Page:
Bill Gates to devote life to full-time philanthropy
01/22/2014 11:38 AM
01/22/2014 11:38 AM
Microsoft’s Bill Gates will work on philanthropy full time for the rest of his life and contribute part time as a board member of the software maker, which is seeking a new chief executive.
Gates, speaking in an interview on Bloomberg Television, didn’t indicate whether Microsoft’s board was closer to choosing a replacement for CEO Steve Ballmer, who is retiring this year.
The board began its search after Ballmer, CEO since 2000, said in August that he planned to retire from the company within 12 months. Gates has emphasized the need to find a CEO with “the ability to lead a highly technical organization and work with top technical talent.” Lead independent director John Thompson, who is heading the search committee, has said the board plans to make its decision in the “early part of 2014.”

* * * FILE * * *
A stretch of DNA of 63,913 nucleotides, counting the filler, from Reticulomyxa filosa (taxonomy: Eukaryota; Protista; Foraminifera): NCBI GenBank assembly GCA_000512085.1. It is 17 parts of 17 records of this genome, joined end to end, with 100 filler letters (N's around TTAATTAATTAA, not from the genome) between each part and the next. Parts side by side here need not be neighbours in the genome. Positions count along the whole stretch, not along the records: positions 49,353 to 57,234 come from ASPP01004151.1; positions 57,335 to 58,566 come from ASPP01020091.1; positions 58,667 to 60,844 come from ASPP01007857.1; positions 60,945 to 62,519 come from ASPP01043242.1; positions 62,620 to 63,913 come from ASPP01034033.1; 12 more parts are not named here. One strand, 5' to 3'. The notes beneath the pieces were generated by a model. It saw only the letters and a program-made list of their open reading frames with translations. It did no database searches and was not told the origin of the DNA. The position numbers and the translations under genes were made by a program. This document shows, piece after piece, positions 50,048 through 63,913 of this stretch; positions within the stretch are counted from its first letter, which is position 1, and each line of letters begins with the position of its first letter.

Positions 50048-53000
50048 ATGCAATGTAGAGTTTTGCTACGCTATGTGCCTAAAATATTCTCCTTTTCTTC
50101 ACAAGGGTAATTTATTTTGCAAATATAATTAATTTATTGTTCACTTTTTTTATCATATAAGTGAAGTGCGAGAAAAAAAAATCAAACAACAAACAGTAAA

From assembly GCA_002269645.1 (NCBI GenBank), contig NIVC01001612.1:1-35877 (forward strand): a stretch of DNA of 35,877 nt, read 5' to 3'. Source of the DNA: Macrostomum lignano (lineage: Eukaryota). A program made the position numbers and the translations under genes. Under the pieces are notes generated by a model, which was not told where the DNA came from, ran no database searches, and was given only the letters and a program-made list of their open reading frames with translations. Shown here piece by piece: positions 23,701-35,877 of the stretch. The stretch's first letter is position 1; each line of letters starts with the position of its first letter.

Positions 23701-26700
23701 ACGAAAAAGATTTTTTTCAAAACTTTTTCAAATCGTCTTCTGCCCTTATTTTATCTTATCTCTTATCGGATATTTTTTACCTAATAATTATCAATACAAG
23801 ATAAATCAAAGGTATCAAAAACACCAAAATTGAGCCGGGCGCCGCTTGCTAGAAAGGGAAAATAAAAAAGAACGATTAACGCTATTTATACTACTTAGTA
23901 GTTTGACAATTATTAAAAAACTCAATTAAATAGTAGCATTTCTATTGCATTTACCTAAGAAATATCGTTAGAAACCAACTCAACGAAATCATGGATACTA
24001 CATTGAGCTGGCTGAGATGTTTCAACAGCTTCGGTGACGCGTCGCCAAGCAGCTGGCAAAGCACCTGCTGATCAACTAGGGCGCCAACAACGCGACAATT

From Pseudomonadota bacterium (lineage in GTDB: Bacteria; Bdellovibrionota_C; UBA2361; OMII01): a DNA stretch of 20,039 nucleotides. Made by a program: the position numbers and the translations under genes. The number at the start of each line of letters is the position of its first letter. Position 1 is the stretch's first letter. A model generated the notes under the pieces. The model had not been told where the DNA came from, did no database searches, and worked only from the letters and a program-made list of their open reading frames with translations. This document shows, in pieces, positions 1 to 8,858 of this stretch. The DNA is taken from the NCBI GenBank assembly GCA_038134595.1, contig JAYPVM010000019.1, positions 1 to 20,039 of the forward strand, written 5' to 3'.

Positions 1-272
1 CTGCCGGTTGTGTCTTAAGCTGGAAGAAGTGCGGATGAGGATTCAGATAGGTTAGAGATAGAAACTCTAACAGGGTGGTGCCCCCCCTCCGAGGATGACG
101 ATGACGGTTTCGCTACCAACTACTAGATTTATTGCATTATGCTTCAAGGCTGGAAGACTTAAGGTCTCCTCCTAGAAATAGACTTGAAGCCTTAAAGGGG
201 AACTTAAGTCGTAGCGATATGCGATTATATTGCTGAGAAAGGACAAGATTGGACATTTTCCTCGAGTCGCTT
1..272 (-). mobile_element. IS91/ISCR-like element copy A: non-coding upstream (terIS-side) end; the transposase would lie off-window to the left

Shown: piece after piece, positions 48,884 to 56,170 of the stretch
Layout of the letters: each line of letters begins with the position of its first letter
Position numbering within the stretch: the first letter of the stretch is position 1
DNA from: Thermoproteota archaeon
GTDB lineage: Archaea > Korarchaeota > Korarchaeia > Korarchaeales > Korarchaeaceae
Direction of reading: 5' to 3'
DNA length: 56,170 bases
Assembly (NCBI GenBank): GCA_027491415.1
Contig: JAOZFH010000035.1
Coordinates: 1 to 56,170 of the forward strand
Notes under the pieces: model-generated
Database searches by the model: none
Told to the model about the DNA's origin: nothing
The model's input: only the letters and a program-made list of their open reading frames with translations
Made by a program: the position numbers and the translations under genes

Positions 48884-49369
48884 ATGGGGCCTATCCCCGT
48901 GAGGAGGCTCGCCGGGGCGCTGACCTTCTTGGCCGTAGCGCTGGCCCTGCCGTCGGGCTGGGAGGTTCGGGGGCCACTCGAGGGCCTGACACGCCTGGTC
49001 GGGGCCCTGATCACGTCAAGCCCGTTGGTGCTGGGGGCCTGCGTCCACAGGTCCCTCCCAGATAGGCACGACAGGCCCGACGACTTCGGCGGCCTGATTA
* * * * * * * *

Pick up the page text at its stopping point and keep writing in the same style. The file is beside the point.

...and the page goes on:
“The board is doing important work right now,” said Gates, who created the Bill & Melinda Gates Foundation with his wife in 2000. “The foundation is the biggest part of my time. I put in part-time work to help as a board member. My full-time work will be the foundation for the rest of my life. I will not change that.”
The board is considering Ericsson AB chief executive Hans Vestberg and other outsiders, and internal candidates Microsoft cloud-computing chief Satya Nadella and former Nokia Oyj CEO Stephen Elop, people with knowledge of the search have said. The board hasn’t yet reached a decision and who is under consideration is still subject to change.
Any new CEO will have to turn around Microsoft, whose main software business is struggling. At the same time, the Redmond, Wash.-based company has made limited headway in fast-growing markets such as smartphones and tablets. Gates and Ballmer, who together hold about 8 percent of the stock, are also on the board. Their presence has deterred some candidates, raising concern that a new CEO might lack independence in the role, said people familiar with some of the candidates’ thinking.
Gates’ comments address that concern, according to Steve Ashley, a software analyst at Robert W. Baird & Co.
“One of the things that had been talked about was, would you feel his breath on your neck – how much freedom would the new CEO have?” Ashley said.